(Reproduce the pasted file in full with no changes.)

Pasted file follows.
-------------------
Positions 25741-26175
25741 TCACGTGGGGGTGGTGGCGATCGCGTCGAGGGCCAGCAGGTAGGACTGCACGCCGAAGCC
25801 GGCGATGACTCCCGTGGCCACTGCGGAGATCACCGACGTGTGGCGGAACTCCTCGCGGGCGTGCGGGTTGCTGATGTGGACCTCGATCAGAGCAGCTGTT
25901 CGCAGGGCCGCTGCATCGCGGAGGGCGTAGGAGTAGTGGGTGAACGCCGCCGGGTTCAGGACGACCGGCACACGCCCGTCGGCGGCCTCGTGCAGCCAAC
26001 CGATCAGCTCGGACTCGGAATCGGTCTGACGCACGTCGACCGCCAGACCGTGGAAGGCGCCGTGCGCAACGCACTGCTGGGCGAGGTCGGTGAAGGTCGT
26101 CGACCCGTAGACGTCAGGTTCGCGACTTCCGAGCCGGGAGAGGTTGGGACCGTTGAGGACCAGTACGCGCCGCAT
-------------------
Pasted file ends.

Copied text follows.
Positions 25741-26175
25741 TCACGTGGGGGTGGTGGCGATCGCGTCGAGGGCCAGCAGGTAGGACTGCACGCCGAAGCC
25801 GGCGATGACTCCCGTGGCCACTGCGGAGATCACCGACGTGTGGCGGAACTCCTCGCGGGCGTGCGGGTTGCTGATGTGGACCTCGATCAGAGCAGCTGTT
25901 CGCAGGGCCGCTGCATCGCGGAGGGCGTAGGAGTAGTGGGTGAACGCCGCCGGGTTCAGGACGACCGGCACACGCCCGTCGGCGGCCTCGTGCAGCCAAC
26001 CGATCAGCTCGGACTCGGAATCGGTCTGACGCACGTCGACCGCCAGACCGTGGAAGGCGCCGTGCGCAACGCACTGCTGGGCGAGGTCGGTGAAGGTCGT
26101 CGACCCGTAGACGTCAGGTTCGCGACTTCCGAGCCGGGAGAGGTTGGGACCGTTGAGGACCAGTACGCGCCGCAT